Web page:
Seeing Race and Feeling Shame: The rest of the story

In their online publication, “Seeing Race and Seeming Racist? Whites Go out of Their Way to Avoid Talking About Race,” the American Psychological Association (I mysteriously could not find an exact author) posits that, in attempt to avoid drawing negative feelings toward themselves, white people often avoid talking about race, even when it is clearly relevant to the situation. In their attempts to be culturally sensitive, however, people who avoid talking about race are often, as a result of their avoidance, perceived negatively.

As I read this article, I tended to agree with most of the things it said. As a white person who frequently makes concerted efforts to about race, I often have to ignore the feeling that I am walking on eggshells in order to carry a conversation about with a friend of mine happens to be a person of color. After experiencing a particular activity involving identity and power, I came to realize that, while the information given in the online publication may be valid, it is not necessarily the entire story.

During the second meeting of our contemporary racism class, we were asked to take the identity cards we had anonymously filled out and compare them to each other in terms of the amount of power each identity wielded within our society. After many iterations of this game, we were asked to, as a group, rank all of the class’s identity cards from most powerful to least powerful. Although some of the ranking decisions were difficult, one decision was not: the card containing the identity of the lone white male in the room was clearly at the top of the pyramid.

Although I had already been well taught that I am and will always be the benefactor of an invaluable societal advantage, seeing myself at the very top of the reminded me with a sharp pang of emotion, of a familiar feeling experienced when reminded of just how much privilege I experience and power I wield in comparison other people in our society: shame.

(It took a bit of effort to decide whether this overwhelmingly negative feeling was guilt or shame. The dictionary defines guilt as the feeling that one experiences after having done something wrong or having failed to meet an obligation. Shame, on the other hand, is defined as the negative emotion experienced when one becomes conscious of wrongdoing or foolish behavior.)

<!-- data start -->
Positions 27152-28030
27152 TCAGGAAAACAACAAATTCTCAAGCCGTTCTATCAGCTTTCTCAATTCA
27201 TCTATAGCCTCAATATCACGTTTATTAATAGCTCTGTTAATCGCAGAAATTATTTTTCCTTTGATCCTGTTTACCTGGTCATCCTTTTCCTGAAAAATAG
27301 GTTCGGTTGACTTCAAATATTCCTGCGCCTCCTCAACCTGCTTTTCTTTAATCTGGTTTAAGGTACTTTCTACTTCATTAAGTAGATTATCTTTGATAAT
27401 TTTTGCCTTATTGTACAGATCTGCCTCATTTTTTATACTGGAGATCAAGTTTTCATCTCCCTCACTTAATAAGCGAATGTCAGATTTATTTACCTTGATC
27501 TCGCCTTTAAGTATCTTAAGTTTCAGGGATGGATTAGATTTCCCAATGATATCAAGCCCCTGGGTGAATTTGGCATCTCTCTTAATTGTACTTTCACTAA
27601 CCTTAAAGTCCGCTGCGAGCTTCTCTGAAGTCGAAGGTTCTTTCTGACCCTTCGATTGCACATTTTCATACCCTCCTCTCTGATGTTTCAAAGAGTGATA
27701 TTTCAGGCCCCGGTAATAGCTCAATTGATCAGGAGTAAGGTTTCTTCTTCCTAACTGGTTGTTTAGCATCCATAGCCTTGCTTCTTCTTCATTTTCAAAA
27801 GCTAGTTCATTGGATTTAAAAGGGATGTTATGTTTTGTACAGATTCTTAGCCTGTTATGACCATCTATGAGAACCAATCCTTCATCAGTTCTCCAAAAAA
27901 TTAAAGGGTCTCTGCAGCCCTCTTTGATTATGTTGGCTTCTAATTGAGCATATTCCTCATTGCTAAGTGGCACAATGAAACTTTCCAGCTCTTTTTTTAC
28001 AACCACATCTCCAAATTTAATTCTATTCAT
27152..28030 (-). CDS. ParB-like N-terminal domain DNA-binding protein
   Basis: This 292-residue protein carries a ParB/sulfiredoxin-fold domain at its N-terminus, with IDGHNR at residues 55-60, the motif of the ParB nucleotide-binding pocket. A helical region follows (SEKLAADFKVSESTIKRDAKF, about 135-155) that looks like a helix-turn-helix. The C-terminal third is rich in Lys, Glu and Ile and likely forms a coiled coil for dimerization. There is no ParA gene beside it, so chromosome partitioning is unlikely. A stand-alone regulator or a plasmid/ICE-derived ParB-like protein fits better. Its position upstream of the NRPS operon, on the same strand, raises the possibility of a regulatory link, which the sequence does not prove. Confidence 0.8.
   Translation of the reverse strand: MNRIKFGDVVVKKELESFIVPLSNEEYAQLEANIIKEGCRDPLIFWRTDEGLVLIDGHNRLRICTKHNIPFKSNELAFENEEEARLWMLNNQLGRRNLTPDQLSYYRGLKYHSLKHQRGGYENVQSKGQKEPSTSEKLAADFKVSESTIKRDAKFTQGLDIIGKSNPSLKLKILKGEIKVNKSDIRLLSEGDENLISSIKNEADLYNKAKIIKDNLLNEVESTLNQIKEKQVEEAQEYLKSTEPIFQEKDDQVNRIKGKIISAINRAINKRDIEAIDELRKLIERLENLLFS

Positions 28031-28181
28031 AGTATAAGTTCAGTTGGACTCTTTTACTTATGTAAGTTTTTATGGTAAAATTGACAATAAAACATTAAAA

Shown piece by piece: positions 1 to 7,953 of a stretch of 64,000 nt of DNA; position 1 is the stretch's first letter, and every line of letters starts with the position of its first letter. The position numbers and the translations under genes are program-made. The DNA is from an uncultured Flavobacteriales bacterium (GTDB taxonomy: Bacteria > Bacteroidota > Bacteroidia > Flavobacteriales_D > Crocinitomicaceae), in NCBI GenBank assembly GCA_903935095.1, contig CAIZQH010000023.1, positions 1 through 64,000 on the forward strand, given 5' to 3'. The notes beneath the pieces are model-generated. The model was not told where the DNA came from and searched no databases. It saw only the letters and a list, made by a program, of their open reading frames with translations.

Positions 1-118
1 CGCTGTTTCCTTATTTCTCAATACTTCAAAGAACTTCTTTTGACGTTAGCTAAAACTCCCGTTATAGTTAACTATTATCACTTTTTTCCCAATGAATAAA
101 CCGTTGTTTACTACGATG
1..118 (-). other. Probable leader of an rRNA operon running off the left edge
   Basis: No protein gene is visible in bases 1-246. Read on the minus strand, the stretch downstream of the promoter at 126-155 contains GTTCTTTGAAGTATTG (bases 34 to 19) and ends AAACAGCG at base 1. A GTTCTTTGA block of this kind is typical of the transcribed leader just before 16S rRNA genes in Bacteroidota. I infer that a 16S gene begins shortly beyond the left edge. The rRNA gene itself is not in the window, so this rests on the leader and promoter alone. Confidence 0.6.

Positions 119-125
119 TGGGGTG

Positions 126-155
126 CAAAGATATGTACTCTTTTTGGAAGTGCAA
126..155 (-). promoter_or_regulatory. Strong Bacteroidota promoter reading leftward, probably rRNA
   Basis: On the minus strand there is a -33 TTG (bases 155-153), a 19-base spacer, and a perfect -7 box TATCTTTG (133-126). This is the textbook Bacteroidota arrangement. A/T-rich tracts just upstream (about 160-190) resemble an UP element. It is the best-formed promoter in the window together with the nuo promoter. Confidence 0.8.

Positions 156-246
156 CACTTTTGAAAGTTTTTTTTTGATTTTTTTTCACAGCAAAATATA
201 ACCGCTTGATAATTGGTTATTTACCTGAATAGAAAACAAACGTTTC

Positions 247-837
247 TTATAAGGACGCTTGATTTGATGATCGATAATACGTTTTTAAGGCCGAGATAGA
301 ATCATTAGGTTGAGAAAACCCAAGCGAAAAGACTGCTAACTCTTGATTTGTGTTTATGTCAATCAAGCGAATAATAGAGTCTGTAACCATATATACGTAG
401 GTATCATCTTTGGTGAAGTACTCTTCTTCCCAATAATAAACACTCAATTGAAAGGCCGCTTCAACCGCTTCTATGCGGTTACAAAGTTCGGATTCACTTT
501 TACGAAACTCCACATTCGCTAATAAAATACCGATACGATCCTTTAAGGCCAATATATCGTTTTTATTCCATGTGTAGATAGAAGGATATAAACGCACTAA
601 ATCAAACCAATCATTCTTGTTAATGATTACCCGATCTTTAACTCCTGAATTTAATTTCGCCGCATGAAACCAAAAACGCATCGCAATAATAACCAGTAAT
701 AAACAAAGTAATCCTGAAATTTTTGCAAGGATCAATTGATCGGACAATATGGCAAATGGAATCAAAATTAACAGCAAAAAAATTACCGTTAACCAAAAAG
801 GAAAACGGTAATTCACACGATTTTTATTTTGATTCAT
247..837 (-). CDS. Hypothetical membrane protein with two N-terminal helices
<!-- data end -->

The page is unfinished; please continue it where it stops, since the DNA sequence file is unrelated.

Upon experiencing this flood of shame, a seemingly obvious realization hit me: it seems impossibly difficult for someone to talk about something that makes him (and I choose the masculine pronoun here because males are higher on the pyramid and thus may be more likely to find themselves in this situation) feel so much shame. It would seem logical, that, in addition to not wanting to look bad by bringing up race, the white people who are going out of their way to avoid talking about race are also desperately trying not to feel bad.

Schmader and Lickel’s (2006) study looks into the way that both shame and guilt affect a person’s motivation to either avoid or approach a topic. Although many studies such as Tangney, and Barlow’s (1996) study had distinctly found that shame produced avoidance motivations while guilt produced approach motivations, Schmader and Lickel’s results were not as clearly defined. Instead, Schmader and Lickel make the distinction between self-caused guilt and shame and other-caused guilt and shame. According to this study, the distinction between the motivations related to self-caused guilt and self-caused shame is blurred. The motivations caused by other-caused guilt and other-caused shame, however, are much more distinct. According to this study, other-caused guilt elicits approach motivation. Other-caused shame, on the other hand, elicits avoidance motivation.

Upon reading this study, I realized that in order to avoid negative feelings, I tend to initially not include myself as part of the problem. I feel shame for people who are similar to me and I feel ashamed that I am connected to them and benefiting from the privilege system that they perpetuate, but I fail to take responsibility for my actions as part of the problem. Thus, because I am experiencing other-caused shame, I feel motivated to avoid talking about it.

At times, instead of finding myself in an awkward situation in which I try to avoid negative feelings by removing myself from the problem group, I find myself in a situation when I feel that it is important to include myself in the group. In these types of situations I experience self-caused shame. The blurred distinction between guilt and shame, as well my personal feelings on the subject matter, I feel motivated to talk about race and the problems related to it within our society.

It is a given that people who are part of the problem need to understand that they are a part of the problem. However, there is a distinct amount of damage that can be inflicted on someone before it seems that they need to avoid negative feelings by mentally removing themselves from the problem group. On one hand, it is important to express one’s feelings, but, on the other hand, it may be important to hold back a bit in order to make it possible for someone who is, in fact part of the problem, to understand that he is part of the problem. But, where is that line? Is it more important to get the feelings out than it is to make people understand the problem? These questions may need to be answered before we can move toward solutions.

Schmader, T., & Lickel, B. (2006). The Approach and Avoidance Function of Guilt and Shame Emotions: Comparing Reactions to Self-Caused and Other-Caused Wrongdoing.Motivation And Emotion, 30(1), 43-56. doi:10.1007/s11031-006-9006-0